A rape victim is turned away because there is no one on staff able to examine her.
What if doctors and pharmacists got to decide which conditions they wanted to treat, just like they get to decide with reproductive health?
As long as the pharmacists “thinks” the drug could cause an abortion, well, that’s good enough reason to refuse to dispense it.
A handful of Republicans bucked their party to defeat the bill.
The fight against birth control coverage smacks of theocratic thinking – the notion that government ought to be ruled by or subject to religious authority. Clearly we need a much more inclusive conversation about religion and reproduction.
If religious employers are allowed to refuse to cover birth control, the group has gathered some asprin to help out.
The Democratic Senator calls the proposal to allow employers to veto health coverage they morally object to “a deeply worrying case of one person’s hand meeting another’s face.”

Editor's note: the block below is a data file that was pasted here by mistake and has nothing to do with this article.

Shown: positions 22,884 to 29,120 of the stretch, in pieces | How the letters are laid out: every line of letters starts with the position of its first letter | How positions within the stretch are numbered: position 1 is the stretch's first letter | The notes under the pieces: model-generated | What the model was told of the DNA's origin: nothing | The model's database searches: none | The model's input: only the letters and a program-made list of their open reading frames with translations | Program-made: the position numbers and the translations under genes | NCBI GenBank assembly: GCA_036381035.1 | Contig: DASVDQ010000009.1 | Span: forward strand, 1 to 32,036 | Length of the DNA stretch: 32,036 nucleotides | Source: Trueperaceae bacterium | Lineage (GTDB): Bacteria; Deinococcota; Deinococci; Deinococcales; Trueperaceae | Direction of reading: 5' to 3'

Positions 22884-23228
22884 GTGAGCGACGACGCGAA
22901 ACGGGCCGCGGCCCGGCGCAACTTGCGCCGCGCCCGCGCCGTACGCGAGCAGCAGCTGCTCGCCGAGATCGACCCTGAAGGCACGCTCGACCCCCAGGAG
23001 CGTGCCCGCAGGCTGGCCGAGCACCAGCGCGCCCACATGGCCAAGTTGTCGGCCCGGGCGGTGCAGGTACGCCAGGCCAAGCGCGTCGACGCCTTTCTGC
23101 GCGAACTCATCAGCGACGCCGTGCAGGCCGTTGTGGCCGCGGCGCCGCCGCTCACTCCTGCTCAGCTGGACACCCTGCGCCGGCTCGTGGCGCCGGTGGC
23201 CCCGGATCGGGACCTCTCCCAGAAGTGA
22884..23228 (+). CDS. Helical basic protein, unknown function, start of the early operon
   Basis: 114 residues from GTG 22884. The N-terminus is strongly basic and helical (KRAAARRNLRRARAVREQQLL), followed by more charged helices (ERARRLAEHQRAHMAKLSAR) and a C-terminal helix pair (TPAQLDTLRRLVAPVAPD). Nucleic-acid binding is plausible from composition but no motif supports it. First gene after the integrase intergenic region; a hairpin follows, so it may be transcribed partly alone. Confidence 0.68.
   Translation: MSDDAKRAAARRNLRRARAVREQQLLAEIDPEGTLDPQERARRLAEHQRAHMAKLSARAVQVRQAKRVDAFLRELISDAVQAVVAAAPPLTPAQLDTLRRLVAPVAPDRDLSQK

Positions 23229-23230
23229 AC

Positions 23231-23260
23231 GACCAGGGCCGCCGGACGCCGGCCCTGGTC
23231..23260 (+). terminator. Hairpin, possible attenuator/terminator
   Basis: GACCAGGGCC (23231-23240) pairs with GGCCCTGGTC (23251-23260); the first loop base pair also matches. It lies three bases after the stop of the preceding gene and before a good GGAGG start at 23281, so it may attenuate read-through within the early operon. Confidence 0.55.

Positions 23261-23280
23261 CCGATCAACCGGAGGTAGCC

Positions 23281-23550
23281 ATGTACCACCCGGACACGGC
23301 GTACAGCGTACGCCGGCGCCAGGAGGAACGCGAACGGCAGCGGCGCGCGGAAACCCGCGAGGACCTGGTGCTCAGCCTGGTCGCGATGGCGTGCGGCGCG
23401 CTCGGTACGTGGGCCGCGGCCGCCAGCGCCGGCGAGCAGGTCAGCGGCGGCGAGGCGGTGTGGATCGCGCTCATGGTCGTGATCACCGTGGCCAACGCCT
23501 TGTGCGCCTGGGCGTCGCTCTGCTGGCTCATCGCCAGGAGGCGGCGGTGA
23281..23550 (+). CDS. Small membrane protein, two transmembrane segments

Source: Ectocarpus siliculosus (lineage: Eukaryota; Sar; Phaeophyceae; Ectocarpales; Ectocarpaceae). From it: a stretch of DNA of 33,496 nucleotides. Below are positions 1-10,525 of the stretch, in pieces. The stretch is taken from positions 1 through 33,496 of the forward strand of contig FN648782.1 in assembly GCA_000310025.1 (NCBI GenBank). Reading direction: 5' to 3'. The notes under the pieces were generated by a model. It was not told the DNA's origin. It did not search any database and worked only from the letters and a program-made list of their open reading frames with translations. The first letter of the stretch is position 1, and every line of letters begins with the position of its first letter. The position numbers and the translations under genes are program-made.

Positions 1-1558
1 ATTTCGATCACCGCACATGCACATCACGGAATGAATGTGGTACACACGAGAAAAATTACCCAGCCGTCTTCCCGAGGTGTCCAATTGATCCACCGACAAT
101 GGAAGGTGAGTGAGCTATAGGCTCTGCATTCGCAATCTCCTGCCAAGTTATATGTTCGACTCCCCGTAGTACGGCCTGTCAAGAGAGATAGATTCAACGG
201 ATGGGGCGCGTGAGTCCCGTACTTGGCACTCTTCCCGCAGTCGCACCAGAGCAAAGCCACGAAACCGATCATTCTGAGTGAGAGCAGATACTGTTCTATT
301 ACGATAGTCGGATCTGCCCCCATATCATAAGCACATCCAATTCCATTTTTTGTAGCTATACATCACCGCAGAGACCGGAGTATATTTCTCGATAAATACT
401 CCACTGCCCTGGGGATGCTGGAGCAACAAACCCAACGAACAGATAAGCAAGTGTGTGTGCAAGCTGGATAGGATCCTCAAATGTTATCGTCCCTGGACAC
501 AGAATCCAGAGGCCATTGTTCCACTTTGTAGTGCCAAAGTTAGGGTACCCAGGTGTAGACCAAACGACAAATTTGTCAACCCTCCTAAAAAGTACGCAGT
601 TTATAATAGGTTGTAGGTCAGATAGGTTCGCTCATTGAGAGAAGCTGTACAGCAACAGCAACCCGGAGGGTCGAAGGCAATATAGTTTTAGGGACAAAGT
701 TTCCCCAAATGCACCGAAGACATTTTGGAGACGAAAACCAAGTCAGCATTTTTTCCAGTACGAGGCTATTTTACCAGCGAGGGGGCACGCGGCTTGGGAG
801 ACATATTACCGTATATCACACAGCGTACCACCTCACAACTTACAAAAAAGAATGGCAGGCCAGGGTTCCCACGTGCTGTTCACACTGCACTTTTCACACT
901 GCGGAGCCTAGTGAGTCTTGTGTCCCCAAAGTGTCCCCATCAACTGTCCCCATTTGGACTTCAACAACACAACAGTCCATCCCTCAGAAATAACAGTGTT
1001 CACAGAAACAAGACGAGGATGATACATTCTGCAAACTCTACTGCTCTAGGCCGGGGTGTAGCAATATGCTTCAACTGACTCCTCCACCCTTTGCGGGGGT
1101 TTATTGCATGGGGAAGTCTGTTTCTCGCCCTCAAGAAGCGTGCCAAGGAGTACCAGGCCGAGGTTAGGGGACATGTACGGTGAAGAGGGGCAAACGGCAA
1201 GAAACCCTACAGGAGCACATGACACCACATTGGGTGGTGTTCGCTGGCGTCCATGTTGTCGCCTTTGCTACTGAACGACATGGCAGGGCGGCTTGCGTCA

Whether related to the topic of contraception or not, the “Obamacare” contraceptive boogey man serves its function as a multi-purpose political tool in red state debates. In Kansas right now, there are different so-called conscience bills pending across red state America.
As a physician, I am so thankful that I have birth control as a way to help my patients. But like my colleagues across the nation, I am tired of insurance plans getting in the way of women’s health.
We hold as a denomination the belief that health care is a basic right and part of that includes ensuring access for women to contraception. This is about the common good.